The Charles Hays Secondary School junior girls basketball team beat Nisga’a Elementary Secondary School at the Northwest Zone title on Feb. 12. (Supplied photo)

The Charles Hays Secondary School junior girls basketball team beat Nisga’a Elementary Secondary School at the Northwest Zone title on Feb. 12. (Supplied photo)

Prince Rupert junior girls basketball team wins Northwest Zone title

“I’m really encouraged about the future of girls basketball” — Hughes

The Charles Hays Secondary School (CHSS) Rainmakers junior girls basketball team ended their season by winning the Northwest Zone title on Feb. 12.

The Rainmakers beat their sole Zone A competitor, Nisga’a Elementary Secondary School, 36-9 and 43-13 in the best-of-three series to take home the title.

The girls were able to show massive improvement, especially accounting for the fact they haven’t played a competitive season for two years, Rampi Gill, team coach, said.

The only other competitive exposure the junior girls team got was at the beginning of season, in November, against Terrace, Gill said.

Apart from the one competition, the girls practiced five days a week and played house games against other school teams in Prince Rupert to keep sharpening their skills, all without knowing if they would be able to play games or not due to pandemic mandates.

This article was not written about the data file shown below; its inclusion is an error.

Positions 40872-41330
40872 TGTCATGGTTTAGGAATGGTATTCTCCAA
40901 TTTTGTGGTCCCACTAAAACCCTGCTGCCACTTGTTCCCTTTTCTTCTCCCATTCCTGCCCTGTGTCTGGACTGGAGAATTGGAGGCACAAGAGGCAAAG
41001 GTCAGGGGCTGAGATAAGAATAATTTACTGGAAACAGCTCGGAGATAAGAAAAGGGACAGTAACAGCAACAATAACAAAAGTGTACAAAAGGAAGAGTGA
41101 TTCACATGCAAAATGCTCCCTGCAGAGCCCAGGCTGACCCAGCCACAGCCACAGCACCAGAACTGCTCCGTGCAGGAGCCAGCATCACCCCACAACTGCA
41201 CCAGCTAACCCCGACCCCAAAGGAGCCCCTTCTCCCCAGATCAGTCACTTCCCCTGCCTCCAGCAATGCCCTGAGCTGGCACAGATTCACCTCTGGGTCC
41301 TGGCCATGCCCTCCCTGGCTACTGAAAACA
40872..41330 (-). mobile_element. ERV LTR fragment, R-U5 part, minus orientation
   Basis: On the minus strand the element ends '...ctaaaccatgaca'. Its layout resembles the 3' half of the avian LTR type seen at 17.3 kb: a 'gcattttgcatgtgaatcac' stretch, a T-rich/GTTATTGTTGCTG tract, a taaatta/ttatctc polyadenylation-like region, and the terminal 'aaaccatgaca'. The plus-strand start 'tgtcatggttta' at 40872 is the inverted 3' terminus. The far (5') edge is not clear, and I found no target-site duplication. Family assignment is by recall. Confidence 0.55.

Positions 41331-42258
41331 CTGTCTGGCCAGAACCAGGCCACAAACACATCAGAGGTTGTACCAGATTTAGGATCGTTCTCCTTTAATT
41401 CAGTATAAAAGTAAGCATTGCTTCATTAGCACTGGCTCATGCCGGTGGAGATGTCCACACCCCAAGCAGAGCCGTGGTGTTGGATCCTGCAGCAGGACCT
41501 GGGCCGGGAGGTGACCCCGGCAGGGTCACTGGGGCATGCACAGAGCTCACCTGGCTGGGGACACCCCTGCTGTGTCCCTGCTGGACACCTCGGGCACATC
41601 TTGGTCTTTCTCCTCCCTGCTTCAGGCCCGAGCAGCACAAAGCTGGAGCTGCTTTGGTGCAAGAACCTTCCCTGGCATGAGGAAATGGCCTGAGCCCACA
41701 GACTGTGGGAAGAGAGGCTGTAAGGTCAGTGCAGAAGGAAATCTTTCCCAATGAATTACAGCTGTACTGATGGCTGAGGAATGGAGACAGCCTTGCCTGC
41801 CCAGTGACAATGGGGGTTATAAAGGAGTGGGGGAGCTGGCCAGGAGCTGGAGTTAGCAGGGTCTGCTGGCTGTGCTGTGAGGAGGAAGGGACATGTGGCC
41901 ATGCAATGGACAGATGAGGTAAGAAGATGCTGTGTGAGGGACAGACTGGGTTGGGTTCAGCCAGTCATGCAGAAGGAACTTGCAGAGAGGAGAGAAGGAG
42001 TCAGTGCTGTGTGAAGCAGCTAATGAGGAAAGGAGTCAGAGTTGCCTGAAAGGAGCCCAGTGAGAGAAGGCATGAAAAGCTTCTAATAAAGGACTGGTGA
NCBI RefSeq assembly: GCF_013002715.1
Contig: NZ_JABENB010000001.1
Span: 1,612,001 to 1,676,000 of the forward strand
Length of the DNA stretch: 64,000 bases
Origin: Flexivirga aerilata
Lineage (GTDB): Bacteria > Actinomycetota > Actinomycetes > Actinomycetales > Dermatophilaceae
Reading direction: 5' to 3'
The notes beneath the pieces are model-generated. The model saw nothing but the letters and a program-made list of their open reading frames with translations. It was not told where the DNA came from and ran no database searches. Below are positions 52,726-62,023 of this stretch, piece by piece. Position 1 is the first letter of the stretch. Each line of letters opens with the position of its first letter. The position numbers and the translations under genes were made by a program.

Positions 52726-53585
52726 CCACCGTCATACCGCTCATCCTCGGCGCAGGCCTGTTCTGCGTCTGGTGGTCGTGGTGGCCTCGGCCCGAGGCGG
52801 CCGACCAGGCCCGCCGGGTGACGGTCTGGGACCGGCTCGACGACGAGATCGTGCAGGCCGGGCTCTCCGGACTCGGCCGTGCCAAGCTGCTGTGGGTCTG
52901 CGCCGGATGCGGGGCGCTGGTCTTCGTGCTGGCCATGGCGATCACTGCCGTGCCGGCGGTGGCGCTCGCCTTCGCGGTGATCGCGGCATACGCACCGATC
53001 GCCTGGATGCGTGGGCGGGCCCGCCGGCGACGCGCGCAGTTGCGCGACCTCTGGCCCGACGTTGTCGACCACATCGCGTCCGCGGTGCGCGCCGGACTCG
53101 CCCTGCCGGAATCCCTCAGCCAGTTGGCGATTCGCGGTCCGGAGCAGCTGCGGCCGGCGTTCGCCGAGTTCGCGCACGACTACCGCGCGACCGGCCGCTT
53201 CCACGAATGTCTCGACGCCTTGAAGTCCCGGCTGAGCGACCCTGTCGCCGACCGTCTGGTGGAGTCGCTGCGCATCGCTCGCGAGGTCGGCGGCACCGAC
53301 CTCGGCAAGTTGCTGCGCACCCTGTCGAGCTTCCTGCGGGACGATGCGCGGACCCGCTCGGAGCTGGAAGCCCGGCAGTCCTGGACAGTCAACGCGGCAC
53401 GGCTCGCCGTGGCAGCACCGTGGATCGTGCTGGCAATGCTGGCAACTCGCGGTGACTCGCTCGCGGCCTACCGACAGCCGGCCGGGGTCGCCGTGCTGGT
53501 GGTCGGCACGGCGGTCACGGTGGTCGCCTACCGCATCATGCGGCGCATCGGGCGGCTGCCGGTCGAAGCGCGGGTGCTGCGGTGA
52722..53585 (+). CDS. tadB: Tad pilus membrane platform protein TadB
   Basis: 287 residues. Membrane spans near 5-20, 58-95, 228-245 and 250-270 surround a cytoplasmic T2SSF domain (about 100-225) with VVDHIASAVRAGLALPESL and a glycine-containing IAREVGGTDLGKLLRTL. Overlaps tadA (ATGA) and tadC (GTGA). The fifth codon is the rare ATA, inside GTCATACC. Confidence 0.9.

“Some of the girls are legitimately coming from elementary [school] and trying to play against junior varsity, which is quite the jump if you’ve missed two years,” the coach said. “A lot of them went from non-competitive play to absolutely being 100 per cent on the other end of the spectrum being super competitive.”

The powerful performance at the Zone competition earned the team’s 12-strong bench the top accolades.

Rainmaker’s player Kaydence Brooks won the tournament’s Most Valuable Player award while Lauryn Leask, Kendra Hughes and Claire Reece were recognized as CHSS All Star competitors.

“The girls really came together at the end and really played as a team,” Gill said. “Everything clicked at the right time.”

The strong performance bodes well for the revival of girls basketball in the North, Barton Hughes, the team’s teacher sponsor and basketball coach, said.

“It seems to have taken a back seat to the boys, [but] the turnout for junior girls was so strong and so positive,” Hughes said. “I’m really encouraged about the future of girls basketball in Prince Rupert.”

By winning the zone competition, the junior girls team earned a spot at the provincial tournament. However, due to continued pandemic uncertainties, travel costs and the team’s relative lack of regional competitive experience they will unlikely head to the Lower Mainland to compete this year, Gill said.

The coach hopes next year will bring a more normal regular season with multiple away and home games to build a team that will be ready to take on the provincial tournament.

READ MORE: Prince Rupert wrestler brings home gold medal at championships

READ MORE: Prince Rupert taekwondo master celebrates 40 years of practice


Norman Galimski | Journalist
Send Norman email
Like the The Northern View on Facebook
Follow us on Twitter

basketballGirls basketball